Construction begins on controversial Woodward Park City action camp |

Construction begins on controversial Woodward Park City action camp

Construction has started on the Woodward Park City action-sports camp slated for Gorgoza Park near Interstate 80. The indoor/outdoor recreation center is scheduled to be open for the 2019-2020 winter season.
Courtesy of Shaydar Edelmann

A small array of heavy equipment is in place as construction crews prepare to start excavating the hillside near Gorgoza Park to make way for the Woodward Park City action-sports camp, slated for the land adjacent to the tubing hill near Interstate 80.

Crews are in the process of removing the parking lot below the tubing hill, and stakes are placed up the hillside to outline where a four-person chairlift will be located. Demolition started on Sept. 7, but the construction is expected to begin in earnest this week.

“It’s mostly excitement that we are experiencing right now of bringing this transformation to what is already a great tubing area,” said Shaydar Edelmann, general manager of Woodward Park City.

Woodward Park City will serve athletes in several different sports, including skiing, snowboarding, gymnastics, skateboarding and BMX freestyle bicycling. It will include a more-than-52,000-square-foot action-sports center and several outdoor enhancements for riding and teaching terrain that will be serviced by the chair lift.

The project, though, was controversial during its planning stage. The Snyderville Basin Planning Commission approved the indoor/outdoor facility in early 2018 after spending more than a year reviewing the project’s design. Powdr Corp., the company that applied for the conditional-use permit, currently operates five Woodward Camps throughout the United States.

The Summit County Council later upheld the permit, collectively denying three applications that appealed the Planning Commission’s decision. Two of the appeals claimed the project was approved under the wrong process, while the third accused the commission of failing to impose reasonable conditions to reduce the impacts of sound and lighting.

The period to appeal the County Council’s decision in Utah’s 3rd District Court has lapsed. The only way to stop the project at this point would be an injunction, according to Community Development Director Pat Putt.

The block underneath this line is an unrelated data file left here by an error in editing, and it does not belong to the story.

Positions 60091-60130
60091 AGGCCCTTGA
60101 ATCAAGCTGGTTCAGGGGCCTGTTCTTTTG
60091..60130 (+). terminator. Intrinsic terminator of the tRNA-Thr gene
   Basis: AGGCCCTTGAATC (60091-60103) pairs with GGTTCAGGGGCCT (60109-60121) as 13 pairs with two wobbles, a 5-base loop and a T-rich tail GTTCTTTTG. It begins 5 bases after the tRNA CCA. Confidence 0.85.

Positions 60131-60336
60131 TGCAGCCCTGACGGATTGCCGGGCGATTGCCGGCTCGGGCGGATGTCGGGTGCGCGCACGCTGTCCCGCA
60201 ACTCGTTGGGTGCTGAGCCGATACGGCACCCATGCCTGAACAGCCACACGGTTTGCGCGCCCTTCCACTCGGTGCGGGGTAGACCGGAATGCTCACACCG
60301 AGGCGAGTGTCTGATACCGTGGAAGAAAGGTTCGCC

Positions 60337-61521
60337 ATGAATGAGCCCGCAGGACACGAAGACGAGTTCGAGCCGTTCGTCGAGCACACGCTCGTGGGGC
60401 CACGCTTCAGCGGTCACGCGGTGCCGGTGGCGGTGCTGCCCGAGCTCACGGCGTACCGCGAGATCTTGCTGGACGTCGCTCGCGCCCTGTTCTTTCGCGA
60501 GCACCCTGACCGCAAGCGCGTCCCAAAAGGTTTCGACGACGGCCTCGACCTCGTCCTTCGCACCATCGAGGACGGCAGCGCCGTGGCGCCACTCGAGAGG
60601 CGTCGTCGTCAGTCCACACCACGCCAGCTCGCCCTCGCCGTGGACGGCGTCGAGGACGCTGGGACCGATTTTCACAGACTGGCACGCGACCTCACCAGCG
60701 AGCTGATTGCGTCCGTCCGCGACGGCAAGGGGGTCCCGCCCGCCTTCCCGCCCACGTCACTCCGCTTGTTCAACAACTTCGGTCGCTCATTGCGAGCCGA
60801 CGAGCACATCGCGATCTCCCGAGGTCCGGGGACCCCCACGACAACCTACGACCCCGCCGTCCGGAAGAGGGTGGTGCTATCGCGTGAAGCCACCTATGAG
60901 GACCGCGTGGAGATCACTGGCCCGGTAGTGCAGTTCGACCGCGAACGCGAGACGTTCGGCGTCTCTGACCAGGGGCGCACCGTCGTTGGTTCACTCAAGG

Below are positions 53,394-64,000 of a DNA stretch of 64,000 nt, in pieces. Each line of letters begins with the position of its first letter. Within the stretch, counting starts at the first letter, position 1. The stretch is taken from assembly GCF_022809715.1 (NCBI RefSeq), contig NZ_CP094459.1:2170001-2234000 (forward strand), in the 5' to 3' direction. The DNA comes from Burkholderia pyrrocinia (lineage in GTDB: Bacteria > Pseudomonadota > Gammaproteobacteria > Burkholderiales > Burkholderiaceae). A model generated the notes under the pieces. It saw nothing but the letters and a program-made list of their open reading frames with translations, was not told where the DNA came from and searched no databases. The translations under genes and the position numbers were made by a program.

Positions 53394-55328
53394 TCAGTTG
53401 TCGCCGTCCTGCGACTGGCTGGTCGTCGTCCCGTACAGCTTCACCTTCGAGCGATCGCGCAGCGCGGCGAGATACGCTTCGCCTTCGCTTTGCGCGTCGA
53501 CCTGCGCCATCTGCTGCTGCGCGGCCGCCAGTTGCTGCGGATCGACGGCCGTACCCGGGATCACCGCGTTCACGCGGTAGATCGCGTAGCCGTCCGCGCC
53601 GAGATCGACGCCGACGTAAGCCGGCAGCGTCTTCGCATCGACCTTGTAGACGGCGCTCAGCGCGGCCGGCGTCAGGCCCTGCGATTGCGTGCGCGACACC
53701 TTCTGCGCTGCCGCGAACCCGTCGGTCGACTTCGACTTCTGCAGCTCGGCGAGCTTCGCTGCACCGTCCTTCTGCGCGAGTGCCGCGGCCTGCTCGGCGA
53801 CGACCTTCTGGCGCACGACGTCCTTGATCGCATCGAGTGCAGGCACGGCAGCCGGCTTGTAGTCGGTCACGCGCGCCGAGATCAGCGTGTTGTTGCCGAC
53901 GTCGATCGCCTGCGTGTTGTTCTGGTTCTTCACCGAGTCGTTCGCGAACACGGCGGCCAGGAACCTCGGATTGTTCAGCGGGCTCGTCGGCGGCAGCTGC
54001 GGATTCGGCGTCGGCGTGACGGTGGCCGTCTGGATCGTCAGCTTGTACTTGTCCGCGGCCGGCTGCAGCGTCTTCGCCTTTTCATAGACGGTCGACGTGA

“We’ve appreciated their point of view and appreciate their input during the approvals process,” Edelmann said. “But, we have been transparent and upfront throughout the entire multi-year process. We are incredibly excited to be able to move forward for the families and kids who are excited as well. Every day someone stops me and thanks me for bringing Woodward here. That is our focus.”

The tubing hill at Gorgoza Park will be closed this season, and several other impacts are expected throughout the area while the camp is under construction, Edelmann said. The Gorgoza Park trailhead parking lot access will be restricted later this fall, and temporary restrictions on some of the trails that bypass the property are planned as they are moved further up the mountain. The pond will remain accessible.

“We looked really closely at all of the options we had and seriously considered ways to keep the tubing hill open, but we found that closing for the season was the best solution to get us open for the next winter,” he said. “Understandably, people will be upset. But, we are focused on the fact that we will bring tubing back at Woodward Park City for a much better experience.”

Edelmann said people can expect to see construction equipment at the site moving materials, but he didn’t anticipate “a lot of coming and going.” He said it should be a relatively low impact to those in the surrounding area, with temporary restrictions around the construction zone.

“We’re pushing as hard as we can to get some concrete poured and continuing over the winter so we can be ready to open next winter,” he said.

Woodward Park City is scheduled to open for the 2019-2020 winter season.

Support Local Journalism

Support Local Journalism

Readers around Park City and Summit County make the Park Record's work possible. Your financial contribution supports our efforts to deliver quality, locally relevant journalism.

Now more than ever, your support is critical to help us keep our community informed about the evolving coronavirus pandemic and the impact it is having locally. Every contribution, however large or small, will make a difference.

Each donation will be used exclusively for the development and creation of increased news coverage.